Basketball is a hard, physical sport with a lot of fouls. However, while most infractions are committed by the defense, the offense can commit them as well. There are quite a few offensive fouls, and they each come with their own qualifications.
The following article breaks all of them down, as well as how they occur, in great detail. That will create a larger understanding of basketball, and give insight into one of the lesser-known aspects of the sport.
The Types of Fouls
Before getting into offensive fouls, it’s first key to understand fouls as a whole. Fouls are violations that stop the game and lead to a penalty. They either reset the play clock for the offense, award the fouled player free throws, or give possession to the opposing team.
There are a few different types of fouls (common, technical, flagrant) and they can happen on both sides of the ball. Common fouls, as their name suggests, are the most frequent.
They occur when a player accidentally fouls another during a shot, drive, or rebound. Blocking, shooting fouls, charges, over the back, and illegal screens are all examples of common fouls. They either lead to free throws, stoppage of play, or free throws.
Technical fouls are fouls that interrupt the spirit of the game (such as yelling at a referee or slamming a chair) while flagrant fouls are much more violent versions of common fouls. Both lead to free throws. The team who got fouled also gets to keep possession of the ball.
Out of all three above categories, offensive fouls are almost exclusively common fouls. They don’t typically go beyond that, as most are accidental or the result of good defensive play.
Charges and Illegal Screens
There are three big offensive fouls, but charges are the most common. That occurs when an offensive player runs over or through a set defensive player who is positioned correctly and has established space on the court.
In order to draw a charge, a defender needs to have their feet set, not be in the restricted zone half-circle at the bottom of the key, and be squared up with an oncoming offensive player. The offensive player must then make contact with the defender by running through them.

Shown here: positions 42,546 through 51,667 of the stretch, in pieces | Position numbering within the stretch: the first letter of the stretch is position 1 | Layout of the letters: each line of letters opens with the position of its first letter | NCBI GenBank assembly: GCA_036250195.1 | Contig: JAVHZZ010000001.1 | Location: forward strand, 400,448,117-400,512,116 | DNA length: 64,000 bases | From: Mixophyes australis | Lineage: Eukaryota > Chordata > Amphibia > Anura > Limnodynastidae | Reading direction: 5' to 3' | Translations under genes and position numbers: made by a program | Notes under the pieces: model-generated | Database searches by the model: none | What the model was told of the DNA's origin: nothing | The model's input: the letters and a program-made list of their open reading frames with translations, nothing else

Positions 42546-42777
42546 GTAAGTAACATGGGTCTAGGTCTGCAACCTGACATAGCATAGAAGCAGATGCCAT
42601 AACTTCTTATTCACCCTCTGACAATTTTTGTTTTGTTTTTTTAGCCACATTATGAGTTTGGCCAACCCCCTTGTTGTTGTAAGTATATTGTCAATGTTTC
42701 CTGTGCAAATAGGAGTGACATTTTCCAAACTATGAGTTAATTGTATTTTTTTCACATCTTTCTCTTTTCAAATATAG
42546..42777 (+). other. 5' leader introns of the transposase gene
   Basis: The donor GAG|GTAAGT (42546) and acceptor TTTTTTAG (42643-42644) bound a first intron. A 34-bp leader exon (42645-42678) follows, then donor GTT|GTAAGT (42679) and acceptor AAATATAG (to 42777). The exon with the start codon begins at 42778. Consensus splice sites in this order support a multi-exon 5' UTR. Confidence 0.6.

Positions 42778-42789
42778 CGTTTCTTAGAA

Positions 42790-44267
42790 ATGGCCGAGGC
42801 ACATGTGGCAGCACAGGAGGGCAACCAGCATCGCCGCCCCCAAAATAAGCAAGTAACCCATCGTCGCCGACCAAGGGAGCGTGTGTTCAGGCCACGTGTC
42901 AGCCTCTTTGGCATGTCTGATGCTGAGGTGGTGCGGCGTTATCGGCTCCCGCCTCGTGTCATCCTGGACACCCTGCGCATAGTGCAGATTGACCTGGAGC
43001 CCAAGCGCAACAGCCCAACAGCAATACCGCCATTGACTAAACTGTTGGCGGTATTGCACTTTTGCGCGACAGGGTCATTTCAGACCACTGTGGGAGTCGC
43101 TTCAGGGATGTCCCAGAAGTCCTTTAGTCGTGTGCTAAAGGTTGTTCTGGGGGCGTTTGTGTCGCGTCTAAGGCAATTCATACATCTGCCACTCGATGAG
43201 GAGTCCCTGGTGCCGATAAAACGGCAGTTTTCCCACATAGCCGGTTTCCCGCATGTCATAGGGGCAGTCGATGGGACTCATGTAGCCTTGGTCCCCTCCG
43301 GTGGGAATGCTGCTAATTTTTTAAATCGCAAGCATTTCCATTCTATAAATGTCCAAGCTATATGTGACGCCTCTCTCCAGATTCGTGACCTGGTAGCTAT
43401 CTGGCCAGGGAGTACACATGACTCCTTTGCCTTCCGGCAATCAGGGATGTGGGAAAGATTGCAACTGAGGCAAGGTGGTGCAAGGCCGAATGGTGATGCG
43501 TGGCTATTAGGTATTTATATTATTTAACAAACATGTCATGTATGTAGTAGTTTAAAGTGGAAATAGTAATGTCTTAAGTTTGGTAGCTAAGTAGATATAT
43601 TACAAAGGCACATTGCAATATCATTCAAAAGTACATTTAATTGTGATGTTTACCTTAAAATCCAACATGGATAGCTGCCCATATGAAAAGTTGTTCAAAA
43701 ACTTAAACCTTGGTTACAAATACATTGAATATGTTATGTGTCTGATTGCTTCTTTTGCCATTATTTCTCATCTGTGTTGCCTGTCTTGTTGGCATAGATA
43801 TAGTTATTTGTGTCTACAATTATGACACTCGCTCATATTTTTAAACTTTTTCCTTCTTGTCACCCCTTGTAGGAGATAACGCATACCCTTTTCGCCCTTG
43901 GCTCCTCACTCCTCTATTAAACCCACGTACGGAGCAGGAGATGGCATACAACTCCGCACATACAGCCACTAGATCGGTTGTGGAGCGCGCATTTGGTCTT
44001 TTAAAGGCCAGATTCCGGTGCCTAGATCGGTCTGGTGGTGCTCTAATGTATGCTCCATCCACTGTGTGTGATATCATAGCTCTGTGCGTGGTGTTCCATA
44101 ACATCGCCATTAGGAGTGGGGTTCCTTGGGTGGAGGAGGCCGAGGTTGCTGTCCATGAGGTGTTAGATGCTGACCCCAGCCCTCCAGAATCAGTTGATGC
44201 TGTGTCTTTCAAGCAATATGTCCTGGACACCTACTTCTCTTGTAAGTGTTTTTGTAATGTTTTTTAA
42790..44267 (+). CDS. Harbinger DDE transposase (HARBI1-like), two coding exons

If all three of those criteria are met, the offensive player gets a charge.
Beyond a charge, players can set illegal screens. That can happen in one of two ways. First, an offensive player moves into a defender after they have established position for their screen. That includes stepping into a defender as they run by or never being set in the first place.
The other way an illegal screen occurs is if an offensive player sets a screen so close to a defensive player that the defensive player doesn’t have any room to move, or they have no choice but to run into the screen. There has to be at least one foot of space.
While the above two infractions have concrete definitions, the third offensive foul (illegal contact) casts a much wider net. Illegal contact doesn’t occur that often, but it’s pretty easy to spot.
This foul refers to any situation where an offensive player initiates contact with a defender in order to get an edge. Where shooting fouls, reaching, and blocking all occur when the defensive player hits the offensive player, this happens when the offensive player strikes first.
Forms of illegal contact include push-offs, body bumps, and lowering the shoulder. That can be when an offensive player reaches out and uses their arm to get space, pushes a defender out of the way on a drive, or simply uses their body to slam them out of the way down on the block.
All players have a certain amount of contact they’re allowed to work with. Illegal contact happens when an offensive player goes beyond that by getting egregiously open or physically moving the defender out of the way.
Also note that, while rare, offensive fouls can move into the flagrant category. If an offensive player hits the defender, or runs into them extremely hard in a way that isn’t a charge, the infractions can be upgraded to something more severe.
Offensive fouls aren’t as common or as apparent as defensive ones. Even so, they are still a key part of the game. They are typically the result of efficient defense, but also come about from sloppy play. In both situations, they lead to a turnover and give the defense the ball.
As such, they are something to be aware of when playing, and something to watch for when spectating. It’s easy to assume that the defense is the only one that can push the boundaries of the game, but basketball is a bit more nuanced than it first appears.